Friday, April 6, 2007

Climate Change: So New in Our Human History

One thing that we try hard to convey in our trainings is just how recent the explosion in CO2 levels is, in the context of planetary history or even human history. We believe it's worth focusing on this for several reasons:

- it helps people comprehend our context more accurately - the speed and magnitude of change

- it helps diffuse feelings of wrongness or blame - part of the reason we are struggling to respond to this problem is its very speed relative to our evolution and our past

- it seems to help people absorb that these are not ordinary times, that we, by virtue of when we happened to be born, are called to respond to a unique moment in history.

Over the years we've experimented with a few different ways to convey this time dimension. We show a simple animation of human CO2 emissions for the past 10,000 years (since the beginning of human agriculture) with every second representing 100 years. The animation runs for about a minute and a half, with, of course, nothing happening for the first 87 seconds and then an explosive swing upward of the curve in the final few seconds (final few hundred years). The animation says it better than words can - we live in an unprecedented time.

Next week I'm giving a presentation before a climate change rally, and for technical reasons it won't work to use the animation, so I've been thinking about other ways to convey the time dimension of human-induced climate change.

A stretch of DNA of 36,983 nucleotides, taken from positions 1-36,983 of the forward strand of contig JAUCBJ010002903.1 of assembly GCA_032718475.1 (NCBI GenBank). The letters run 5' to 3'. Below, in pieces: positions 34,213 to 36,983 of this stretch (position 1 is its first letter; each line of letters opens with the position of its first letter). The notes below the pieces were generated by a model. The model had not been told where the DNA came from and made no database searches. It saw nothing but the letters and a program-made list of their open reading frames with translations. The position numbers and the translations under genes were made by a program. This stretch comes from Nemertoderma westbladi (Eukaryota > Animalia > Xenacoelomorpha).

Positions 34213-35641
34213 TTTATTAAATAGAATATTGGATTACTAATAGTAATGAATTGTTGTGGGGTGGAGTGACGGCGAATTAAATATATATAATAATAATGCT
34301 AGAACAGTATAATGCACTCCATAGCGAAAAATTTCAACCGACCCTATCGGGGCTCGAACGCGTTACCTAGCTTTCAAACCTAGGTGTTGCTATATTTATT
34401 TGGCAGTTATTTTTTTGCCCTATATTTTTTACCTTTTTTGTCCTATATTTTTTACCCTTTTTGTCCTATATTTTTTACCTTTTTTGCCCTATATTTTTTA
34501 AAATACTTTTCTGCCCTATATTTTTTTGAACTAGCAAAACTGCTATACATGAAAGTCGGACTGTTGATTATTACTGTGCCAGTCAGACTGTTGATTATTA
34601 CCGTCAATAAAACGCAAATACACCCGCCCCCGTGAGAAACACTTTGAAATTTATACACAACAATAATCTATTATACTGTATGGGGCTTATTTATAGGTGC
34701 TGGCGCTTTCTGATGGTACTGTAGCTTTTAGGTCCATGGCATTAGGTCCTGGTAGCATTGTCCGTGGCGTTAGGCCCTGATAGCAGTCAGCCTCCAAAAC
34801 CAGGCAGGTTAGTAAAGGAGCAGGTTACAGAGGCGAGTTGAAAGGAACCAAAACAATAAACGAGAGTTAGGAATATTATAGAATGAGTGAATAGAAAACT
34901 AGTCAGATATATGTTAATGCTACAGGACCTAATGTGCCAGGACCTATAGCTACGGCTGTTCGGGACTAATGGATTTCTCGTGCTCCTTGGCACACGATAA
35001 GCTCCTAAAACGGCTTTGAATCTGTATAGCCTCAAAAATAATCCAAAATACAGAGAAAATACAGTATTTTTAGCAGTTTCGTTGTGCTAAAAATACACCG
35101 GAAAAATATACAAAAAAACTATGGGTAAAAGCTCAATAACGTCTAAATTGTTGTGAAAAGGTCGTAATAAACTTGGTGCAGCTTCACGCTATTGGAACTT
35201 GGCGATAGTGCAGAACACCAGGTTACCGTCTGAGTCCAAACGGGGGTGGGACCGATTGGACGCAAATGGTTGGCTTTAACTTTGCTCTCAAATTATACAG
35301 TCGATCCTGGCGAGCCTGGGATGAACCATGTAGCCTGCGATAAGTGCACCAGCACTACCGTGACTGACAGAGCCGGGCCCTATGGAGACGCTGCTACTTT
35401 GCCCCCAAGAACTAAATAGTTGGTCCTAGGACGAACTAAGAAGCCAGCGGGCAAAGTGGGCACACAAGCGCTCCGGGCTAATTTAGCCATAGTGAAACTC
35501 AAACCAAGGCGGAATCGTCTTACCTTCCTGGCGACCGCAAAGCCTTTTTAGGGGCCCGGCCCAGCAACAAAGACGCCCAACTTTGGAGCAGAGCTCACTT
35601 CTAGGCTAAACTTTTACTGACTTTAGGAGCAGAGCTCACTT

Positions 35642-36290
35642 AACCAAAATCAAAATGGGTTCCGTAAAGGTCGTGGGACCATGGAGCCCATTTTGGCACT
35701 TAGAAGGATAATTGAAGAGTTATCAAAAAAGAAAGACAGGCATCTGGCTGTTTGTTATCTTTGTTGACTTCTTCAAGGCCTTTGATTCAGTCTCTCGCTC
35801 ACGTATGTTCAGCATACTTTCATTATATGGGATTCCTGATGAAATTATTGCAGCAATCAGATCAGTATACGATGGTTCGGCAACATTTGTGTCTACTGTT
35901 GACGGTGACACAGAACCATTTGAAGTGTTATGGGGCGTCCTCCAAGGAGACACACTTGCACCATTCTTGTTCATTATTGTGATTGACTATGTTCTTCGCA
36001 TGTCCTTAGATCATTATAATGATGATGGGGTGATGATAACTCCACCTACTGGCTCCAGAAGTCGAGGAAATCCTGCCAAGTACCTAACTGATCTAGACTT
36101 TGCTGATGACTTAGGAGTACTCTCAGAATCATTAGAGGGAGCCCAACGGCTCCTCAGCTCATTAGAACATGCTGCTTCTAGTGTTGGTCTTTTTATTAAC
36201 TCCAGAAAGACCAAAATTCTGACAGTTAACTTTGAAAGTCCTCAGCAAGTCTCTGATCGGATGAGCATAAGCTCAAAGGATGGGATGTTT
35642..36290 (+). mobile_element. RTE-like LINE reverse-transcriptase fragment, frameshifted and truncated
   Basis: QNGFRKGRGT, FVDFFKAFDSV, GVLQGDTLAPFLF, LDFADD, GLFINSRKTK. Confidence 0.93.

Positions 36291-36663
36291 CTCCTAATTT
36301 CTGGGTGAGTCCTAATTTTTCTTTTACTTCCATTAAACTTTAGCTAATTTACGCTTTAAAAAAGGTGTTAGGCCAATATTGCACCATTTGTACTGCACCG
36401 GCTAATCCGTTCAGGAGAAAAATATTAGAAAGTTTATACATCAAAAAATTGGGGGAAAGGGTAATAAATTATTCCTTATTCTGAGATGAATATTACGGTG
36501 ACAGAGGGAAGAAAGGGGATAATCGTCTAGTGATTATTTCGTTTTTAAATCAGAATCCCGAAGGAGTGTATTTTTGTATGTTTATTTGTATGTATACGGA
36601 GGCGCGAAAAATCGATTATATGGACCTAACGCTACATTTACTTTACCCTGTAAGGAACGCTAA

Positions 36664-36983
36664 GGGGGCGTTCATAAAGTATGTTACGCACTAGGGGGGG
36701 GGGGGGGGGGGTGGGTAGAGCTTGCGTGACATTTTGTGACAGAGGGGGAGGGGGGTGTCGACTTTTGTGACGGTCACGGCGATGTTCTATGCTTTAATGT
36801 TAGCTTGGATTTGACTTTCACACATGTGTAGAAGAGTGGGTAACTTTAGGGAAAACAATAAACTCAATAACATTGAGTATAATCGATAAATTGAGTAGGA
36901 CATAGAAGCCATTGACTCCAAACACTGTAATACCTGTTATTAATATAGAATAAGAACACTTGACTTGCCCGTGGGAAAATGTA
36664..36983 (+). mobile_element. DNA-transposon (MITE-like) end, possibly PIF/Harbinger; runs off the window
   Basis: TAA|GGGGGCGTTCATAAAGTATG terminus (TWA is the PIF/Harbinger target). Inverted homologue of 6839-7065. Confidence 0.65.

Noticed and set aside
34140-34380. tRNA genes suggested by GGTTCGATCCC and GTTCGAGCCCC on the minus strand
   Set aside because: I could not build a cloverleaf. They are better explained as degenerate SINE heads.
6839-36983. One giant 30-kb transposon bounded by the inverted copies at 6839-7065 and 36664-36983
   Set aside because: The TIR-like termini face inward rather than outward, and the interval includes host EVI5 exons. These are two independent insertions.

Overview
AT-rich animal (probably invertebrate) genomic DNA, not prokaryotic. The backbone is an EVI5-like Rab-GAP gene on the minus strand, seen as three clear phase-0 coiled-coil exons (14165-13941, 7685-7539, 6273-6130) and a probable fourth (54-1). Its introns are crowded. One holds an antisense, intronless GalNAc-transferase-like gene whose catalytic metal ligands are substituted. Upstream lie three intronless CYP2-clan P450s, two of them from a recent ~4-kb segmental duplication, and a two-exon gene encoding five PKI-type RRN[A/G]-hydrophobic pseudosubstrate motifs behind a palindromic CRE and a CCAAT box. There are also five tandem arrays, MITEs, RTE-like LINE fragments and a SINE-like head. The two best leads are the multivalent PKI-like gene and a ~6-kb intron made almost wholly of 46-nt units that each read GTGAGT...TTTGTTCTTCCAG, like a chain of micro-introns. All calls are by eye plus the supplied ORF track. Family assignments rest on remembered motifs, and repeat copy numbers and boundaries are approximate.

Here's what I'm thinking of trying:

Imagine the journey of our species from its first emergence in Africa to the current moment as a walk across North America - from San Francisco to New York City. On this journey, San Francisco represents the point of departure, our origins, and New York City represents arriving at our current moment.

I plan to ask the audience to picture where it is in that journey that they would guess we humans begin to burn fossil fuels and disrupt the climate?

Where would you guess? Salt Lake City? Indianapolis?

Even though I know all the numbers I found myself surprised at what my calculations showed:

If the lifetime of Homo sapiens is represented by a 3000 mile journey, the burning of fossil fuels begins about 4 miles from the journey's end. In other words, the long walk from San Francisco, across the Rocky Mountains, the Plains, across the Mississippi, across Appalachia, and into New York State itself, all of that distance represents a period where we were creating culture and art and languages and stories, believing in things and acting in ways that did not disrupt the climate. Only the last four miles of that journey, through the streets of New York City itself represent the period of our experimentation with fossil fuels.

And, to carry the metaphor forward: the next ten years, the years scientists tell us are our window of opportunity for addressing climate change, are represented by just seventy-seven feet. On this long journey our ancestors met the challenges they faced for the metaphorical equivalent of three thousand miles. The next seventy-seven feet are up to us.

No comments: